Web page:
If you were considering moving to Bonita Springs for some reason, you might want to hold off until your kids have graduated high school.
The Lee County School District has decided to build its newest and most sophisticated school its ever conceived on top of a former asbestos dump. The irony is that before the site was selected, the building itself being touted as being an environmentally friendly “green school”.
You may recall that the LCSD backed out of buying site on Imperial Parkway a couple of months ago over concerns about past diesel spills and asbestos.
The owner of the land felt it was so bad that in 2010 it applied for an $8 million grant from Lee County (that was denied) to clean up the land. Now they’re selling it to the school district for $10.9 million.
According to multiple reports, an asbestos clean-up worker who worked at the site named Alfredo Perez Castillo swore under oath in a deposition recently that asbestos remains in multiple locations on the property in various sizes.
Superintendent Greg Adkins was unphased.
“It represents a wonderful opportunity. One of the things I have been feeling really good about, for lack of a better way to say it, is the community wide support for these type of projects and others. Bonita has been a wonderful partner,” Adkins told the News-Press.
An interesting perspective, since residents of Bonita have fought the district literally every step of the way. Bonita Springs residents have packed board meetings to express their overwhelming opposition and one nearby HOA hired a lawyer to take on the LCSD.
Nevertheless, the LCSD board voted 4-0 this past Tuesday to once again proceed with the Imperial Park site.
What does it all mean for a proposed Gateway High School?
It’s a setback.
Just last month Adkins was telling the school board that he needed the members to come to grips with the idea that Bonita may not happen.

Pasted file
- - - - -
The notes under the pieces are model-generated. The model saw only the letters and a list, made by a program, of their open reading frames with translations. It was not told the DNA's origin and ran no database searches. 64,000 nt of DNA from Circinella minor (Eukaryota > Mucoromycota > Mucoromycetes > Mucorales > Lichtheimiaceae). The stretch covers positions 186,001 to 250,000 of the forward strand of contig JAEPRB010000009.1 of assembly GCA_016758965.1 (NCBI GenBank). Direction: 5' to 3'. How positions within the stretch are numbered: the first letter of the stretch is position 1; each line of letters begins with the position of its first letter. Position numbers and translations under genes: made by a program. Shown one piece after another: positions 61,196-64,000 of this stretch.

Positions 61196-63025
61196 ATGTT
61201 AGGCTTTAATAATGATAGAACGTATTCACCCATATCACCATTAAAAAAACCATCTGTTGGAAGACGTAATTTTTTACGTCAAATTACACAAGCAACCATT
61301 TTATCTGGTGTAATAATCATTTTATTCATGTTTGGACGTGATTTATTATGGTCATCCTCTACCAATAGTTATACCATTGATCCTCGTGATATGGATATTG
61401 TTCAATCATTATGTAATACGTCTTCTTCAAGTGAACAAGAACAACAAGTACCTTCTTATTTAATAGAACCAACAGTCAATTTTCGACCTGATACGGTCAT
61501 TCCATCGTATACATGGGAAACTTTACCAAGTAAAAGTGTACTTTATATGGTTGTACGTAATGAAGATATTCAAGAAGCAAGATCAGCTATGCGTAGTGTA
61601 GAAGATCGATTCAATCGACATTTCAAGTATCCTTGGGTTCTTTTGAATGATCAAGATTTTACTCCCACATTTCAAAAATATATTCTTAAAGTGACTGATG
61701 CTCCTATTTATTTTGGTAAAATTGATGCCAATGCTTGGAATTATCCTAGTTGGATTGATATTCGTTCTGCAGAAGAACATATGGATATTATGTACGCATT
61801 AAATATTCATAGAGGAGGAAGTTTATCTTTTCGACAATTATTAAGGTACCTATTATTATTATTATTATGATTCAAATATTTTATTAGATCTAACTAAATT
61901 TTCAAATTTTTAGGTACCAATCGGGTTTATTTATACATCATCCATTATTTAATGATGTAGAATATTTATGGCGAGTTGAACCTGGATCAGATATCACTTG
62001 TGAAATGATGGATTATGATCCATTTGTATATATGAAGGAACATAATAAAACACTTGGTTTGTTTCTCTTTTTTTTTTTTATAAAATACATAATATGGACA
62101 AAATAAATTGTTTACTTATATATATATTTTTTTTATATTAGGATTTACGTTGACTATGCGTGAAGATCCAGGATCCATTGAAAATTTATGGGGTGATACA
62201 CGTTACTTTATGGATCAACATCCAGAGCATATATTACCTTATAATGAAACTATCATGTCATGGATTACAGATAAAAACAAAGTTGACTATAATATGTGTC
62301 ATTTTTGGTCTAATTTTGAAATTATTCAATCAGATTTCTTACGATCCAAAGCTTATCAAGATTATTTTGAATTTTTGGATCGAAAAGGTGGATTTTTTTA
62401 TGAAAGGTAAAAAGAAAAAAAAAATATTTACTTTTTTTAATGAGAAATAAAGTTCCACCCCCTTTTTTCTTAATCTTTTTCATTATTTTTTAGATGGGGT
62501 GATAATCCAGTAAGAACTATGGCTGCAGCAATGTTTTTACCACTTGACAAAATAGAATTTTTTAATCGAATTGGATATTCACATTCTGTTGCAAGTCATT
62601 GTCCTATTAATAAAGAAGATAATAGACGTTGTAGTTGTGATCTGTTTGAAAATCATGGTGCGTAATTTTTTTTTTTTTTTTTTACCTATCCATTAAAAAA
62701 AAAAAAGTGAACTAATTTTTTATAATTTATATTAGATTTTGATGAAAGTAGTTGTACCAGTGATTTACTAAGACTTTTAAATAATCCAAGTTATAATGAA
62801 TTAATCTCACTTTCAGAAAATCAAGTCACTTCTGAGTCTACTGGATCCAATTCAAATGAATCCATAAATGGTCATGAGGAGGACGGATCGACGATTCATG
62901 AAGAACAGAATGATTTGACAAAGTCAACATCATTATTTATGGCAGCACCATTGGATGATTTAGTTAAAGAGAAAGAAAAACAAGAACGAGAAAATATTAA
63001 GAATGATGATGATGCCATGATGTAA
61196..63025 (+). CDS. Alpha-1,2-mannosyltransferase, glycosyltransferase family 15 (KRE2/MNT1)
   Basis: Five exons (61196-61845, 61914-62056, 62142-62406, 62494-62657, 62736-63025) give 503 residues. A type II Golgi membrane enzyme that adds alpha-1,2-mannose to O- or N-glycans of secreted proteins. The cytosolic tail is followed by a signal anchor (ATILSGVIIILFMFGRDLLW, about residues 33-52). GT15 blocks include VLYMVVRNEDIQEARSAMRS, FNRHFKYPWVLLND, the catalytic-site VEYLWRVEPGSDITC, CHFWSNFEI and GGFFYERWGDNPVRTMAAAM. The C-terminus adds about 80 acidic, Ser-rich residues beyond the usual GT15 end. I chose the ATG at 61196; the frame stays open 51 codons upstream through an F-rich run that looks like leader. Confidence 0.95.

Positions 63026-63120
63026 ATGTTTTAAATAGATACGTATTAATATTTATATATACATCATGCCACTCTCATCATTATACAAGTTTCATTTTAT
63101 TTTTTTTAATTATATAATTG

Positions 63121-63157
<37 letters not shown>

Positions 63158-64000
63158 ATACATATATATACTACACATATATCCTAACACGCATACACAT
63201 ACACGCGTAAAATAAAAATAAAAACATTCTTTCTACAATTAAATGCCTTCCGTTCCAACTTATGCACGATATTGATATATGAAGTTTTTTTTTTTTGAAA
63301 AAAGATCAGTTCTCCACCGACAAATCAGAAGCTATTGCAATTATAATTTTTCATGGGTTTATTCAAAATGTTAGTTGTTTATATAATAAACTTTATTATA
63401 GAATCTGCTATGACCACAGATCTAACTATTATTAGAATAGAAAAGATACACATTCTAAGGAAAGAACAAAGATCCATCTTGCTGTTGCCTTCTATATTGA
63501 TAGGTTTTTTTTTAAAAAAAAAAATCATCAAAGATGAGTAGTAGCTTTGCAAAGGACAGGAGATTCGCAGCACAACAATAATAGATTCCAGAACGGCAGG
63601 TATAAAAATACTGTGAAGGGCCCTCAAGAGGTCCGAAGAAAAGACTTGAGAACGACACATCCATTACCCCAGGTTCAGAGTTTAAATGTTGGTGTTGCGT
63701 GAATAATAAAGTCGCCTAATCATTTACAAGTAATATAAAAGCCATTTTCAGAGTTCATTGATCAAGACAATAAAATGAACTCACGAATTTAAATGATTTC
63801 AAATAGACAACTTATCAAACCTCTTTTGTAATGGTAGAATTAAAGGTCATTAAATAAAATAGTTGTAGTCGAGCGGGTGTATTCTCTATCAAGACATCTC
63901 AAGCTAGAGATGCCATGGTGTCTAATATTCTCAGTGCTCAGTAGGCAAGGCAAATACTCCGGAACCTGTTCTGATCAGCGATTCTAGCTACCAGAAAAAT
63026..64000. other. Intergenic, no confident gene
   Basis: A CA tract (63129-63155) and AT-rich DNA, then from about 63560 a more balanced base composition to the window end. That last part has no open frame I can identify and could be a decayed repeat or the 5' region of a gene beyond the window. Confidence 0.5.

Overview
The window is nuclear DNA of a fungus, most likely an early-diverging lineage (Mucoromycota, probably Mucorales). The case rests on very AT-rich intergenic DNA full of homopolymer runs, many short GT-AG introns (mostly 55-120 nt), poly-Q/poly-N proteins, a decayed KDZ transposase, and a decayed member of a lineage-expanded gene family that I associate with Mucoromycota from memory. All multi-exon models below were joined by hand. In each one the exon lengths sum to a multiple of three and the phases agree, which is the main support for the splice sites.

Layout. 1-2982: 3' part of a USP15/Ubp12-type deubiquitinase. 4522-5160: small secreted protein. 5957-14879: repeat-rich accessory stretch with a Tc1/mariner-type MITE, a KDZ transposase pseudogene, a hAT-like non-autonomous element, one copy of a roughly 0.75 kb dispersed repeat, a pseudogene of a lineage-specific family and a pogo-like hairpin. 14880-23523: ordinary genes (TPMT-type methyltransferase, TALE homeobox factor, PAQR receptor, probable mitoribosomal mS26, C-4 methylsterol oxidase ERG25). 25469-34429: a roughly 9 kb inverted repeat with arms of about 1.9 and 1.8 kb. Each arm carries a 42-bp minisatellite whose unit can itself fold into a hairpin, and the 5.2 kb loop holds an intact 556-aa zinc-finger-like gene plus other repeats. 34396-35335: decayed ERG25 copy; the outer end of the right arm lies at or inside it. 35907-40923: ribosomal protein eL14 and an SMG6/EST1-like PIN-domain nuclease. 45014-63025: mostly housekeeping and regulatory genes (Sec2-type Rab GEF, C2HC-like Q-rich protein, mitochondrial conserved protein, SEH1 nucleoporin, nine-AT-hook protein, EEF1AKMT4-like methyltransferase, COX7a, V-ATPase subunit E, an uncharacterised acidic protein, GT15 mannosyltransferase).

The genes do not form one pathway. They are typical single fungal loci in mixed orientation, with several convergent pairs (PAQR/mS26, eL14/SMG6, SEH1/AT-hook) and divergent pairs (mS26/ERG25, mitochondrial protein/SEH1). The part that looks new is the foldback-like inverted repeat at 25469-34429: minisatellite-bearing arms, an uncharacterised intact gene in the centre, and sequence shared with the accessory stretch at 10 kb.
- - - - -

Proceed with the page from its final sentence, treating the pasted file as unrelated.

“It’s not going to be necessarily pretty, but it’s going to be reality,” Adkins said.
He added: “One opportunity is that we also have high growth in the East Zone. We need a high school there as well. And we have property in the East Zone, actually at least two locations where we could build there, and we could also increase the Estero facility.”
Gateway is in the East Zone. Adkins himself noted that since the LCSD already owns land in this area, they could build a new school and expand Estero High School for roughly the same cost as building the high school in Bonita.
But based on what’s transpired since those statements were made, it’s possible Adkins was just saying those things to extract some kind of concession from the Imperial Parkway land owner. For whatever reason the LCSD is hellbent on building their new “green” school on piece of land that has a well documented history of having multiple kinds of toxic chemicals in the ground.
While both the South and East Zones need schools, there’s only enough money for one school right now.
Finding money for a second school looks bleak since the district is already deep in debt. The LCSD could very well be forced to ask the voters of Lee County to approve a sales tax increase to raise the funds to build the additional schools needed by the district.
The only silver-laced-with-mercury lining in all of this is that if the district does start building in Bonita, they will finally be able to start working on a school in the East Zone.